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Google Analytics' privacy issues
Google Analytics is in a unique position compared to other web analytics services. As part of getting the service at no cost, you give Google the right to use the information collected from the site. As a rule, hosted web analytics providers don't assert any rights over the data they collect from organisations using their services: the rights to that information belong to the service buyer. Obviously, if you collect, store and process the data on your own servers, there aren't any issues about information rights.

Each region of the world tends to have a different legal view of online data privacy and what is or isn't acceptable. As part of the European Union, we are bound by a directive which states that if you use cookies, you have to tell people you use them in "clear and precise information", and you must provide details of how a user can reject the cookie.

With the phenomenal worldwide adoption of Google Analytics, there are many organisations that need to think about data privacy issues, probably for the first time. This isn't because Google's approach to privacy issues is tax. On the contrary, it's very explicit in its privacy policy about how it will and won't use personal data. Also, if you took at the privacy section in Google Analytics' terms of service, it places strict conditions on what website owners can do with the Google Analytics data they collect on their users. It also states that people using the service must post a privacy policy and explain that a cookie is used to collect data.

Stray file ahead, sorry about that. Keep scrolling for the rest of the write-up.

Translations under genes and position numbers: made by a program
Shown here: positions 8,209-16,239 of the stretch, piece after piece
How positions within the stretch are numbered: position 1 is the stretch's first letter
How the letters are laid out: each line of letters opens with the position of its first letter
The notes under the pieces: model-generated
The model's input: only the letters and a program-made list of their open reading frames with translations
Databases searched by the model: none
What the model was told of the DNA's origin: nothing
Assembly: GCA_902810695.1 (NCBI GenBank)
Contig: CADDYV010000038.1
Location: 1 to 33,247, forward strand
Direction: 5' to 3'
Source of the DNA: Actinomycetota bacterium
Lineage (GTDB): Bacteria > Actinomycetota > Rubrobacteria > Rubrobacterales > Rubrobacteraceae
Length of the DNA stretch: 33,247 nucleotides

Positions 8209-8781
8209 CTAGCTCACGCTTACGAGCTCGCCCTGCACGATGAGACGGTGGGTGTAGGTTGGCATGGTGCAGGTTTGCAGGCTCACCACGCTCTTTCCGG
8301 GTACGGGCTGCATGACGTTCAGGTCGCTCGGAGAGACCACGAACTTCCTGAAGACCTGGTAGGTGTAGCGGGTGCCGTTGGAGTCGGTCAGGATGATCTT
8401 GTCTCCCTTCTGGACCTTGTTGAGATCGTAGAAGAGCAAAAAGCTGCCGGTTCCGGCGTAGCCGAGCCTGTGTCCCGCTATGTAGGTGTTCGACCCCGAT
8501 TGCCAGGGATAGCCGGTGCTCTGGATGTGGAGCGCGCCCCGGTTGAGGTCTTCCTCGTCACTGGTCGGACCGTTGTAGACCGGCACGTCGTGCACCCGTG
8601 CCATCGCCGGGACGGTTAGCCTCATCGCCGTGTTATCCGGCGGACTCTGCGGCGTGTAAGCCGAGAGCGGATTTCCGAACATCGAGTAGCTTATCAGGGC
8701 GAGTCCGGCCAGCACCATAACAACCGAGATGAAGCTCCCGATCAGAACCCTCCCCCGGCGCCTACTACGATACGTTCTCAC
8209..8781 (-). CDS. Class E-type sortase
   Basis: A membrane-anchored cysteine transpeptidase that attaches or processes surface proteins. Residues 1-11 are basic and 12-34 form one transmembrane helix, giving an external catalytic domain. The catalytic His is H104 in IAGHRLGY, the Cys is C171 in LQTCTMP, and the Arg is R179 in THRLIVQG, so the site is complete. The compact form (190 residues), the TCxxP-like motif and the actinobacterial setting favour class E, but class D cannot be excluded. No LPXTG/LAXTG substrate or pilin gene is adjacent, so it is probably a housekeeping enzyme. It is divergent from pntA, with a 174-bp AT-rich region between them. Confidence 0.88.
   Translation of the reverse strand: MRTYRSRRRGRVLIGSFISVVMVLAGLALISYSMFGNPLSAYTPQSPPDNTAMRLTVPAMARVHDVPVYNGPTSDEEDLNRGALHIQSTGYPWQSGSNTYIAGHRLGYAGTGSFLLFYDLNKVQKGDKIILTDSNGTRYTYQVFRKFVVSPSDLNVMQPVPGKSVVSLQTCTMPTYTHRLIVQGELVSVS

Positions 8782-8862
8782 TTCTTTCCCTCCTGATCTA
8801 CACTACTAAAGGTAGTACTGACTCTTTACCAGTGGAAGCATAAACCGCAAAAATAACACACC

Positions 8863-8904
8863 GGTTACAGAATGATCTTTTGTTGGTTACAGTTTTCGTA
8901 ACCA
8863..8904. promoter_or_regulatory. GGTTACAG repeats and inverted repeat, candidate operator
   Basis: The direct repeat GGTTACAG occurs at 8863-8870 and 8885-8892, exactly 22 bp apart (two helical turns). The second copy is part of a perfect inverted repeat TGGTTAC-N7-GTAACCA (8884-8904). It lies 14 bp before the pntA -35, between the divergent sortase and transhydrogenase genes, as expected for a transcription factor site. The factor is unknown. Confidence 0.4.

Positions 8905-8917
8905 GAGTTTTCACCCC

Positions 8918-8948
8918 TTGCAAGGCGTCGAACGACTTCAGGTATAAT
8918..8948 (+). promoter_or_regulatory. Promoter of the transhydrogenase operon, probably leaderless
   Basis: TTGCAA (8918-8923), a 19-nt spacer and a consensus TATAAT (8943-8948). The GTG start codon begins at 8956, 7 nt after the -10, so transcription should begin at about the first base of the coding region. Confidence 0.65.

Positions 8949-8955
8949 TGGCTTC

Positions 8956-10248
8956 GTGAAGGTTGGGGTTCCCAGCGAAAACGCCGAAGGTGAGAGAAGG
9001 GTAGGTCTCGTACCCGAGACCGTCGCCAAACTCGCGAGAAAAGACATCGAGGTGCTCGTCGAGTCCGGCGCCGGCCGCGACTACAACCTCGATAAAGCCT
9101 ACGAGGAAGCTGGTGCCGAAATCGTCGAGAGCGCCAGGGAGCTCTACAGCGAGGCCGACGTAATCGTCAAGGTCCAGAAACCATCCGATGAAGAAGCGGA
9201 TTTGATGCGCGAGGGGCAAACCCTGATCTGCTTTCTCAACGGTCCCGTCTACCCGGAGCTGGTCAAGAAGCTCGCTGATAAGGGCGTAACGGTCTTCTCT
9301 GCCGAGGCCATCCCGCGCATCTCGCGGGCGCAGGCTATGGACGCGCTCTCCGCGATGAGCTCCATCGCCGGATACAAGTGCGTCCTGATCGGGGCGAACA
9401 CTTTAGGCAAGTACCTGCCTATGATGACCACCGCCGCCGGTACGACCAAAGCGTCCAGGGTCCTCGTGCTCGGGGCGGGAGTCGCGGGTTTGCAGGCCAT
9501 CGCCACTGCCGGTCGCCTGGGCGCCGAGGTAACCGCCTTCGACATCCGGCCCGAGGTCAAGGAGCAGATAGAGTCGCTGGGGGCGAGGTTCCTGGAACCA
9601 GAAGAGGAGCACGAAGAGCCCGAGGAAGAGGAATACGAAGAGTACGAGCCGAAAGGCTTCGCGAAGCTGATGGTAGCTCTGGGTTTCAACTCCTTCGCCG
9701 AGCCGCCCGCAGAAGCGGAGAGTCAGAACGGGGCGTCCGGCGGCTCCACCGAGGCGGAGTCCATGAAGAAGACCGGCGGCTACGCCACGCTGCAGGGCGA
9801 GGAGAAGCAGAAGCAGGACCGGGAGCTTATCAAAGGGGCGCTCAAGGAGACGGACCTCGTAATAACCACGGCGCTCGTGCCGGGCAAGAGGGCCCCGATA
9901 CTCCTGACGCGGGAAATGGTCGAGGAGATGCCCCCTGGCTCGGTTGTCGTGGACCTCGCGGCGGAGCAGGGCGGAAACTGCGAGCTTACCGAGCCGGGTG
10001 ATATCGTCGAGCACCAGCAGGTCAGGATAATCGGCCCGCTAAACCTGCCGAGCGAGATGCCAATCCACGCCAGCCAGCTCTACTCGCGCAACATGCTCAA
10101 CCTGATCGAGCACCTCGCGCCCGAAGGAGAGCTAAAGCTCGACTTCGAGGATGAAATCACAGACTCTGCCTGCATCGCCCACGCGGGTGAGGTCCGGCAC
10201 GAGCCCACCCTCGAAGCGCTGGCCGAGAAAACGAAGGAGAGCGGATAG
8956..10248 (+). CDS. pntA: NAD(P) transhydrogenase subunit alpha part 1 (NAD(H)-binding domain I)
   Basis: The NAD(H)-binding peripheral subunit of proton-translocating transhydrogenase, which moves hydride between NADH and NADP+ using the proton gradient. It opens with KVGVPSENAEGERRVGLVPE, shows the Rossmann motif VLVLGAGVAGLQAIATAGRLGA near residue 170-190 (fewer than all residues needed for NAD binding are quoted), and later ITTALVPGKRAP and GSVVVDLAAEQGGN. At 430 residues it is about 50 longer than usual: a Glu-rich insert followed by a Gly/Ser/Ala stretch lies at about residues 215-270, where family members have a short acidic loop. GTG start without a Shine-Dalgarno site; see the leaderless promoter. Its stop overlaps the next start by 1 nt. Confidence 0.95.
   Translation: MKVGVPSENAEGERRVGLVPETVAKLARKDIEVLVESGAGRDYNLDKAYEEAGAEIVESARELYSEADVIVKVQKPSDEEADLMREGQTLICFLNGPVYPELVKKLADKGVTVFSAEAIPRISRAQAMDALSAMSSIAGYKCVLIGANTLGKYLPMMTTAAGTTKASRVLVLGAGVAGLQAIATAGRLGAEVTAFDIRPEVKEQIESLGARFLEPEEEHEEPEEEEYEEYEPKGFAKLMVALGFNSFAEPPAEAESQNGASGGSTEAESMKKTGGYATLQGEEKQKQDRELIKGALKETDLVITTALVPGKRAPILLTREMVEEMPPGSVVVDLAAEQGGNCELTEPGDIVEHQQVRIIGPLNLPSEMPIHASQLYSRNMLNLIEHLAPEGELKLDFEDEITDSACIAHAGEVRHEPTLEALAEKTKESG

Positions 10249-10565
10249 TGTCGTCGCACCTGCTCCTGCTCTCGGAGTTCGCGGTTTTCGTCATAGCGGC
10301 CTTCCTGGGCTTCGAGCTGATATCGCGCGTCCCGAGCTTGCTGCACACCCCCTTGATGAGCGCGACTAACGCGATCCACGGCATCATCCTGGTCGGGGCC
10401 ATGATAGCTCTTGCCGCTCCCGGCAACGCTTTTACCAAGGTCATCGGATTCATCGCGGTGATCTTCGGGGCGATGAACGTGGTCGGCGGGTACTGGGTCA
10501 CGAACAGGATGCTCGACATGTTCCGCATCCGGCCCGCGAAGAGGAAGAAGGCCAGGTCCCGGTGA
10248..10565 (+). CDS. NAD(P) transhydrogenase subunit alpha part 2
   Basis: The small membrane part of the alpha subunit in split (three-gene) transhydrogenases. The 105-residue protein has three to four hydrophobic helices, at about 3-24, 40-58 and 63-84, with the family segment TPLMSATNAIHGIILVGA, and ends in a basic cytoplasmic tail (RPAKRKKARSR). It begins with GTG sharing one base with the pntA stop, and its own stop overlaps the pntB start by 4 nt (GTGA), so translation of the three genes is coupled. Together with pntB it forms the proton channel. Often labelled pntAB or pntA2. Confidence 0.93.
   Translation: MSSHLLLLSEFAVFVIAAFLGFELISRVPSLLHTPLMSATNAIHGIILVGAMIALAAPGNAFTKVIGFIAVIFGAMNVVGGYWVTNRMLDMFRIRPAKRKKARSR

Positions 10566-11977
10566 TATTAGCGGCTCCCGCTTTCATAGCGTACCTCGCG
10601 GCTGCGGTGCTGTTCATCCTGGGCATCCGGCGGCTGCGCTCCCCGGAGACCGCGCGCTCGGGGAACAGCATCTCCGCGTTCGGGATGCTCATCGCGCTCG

The issue here is transparency. Understanding how people use products and services ultimately leads to the improvement of those products and services: the whole market research industry works on this basis. However, we increasingly need to demonstrate that we're not abusing this trust. It's not so much about reality here, but perceptions.

Organisations are generally highly sensitive to data- protection issues. They know it makes sense. But with the advent of a widely deployed web analytics system like Google Analytics, where the site owner has granted the service provider rights to user-behaviour data, it also makes sense to tell people that this is what you're doing — and explain the implications in a "clear and precise" way.
Webnetics UK Ltd.

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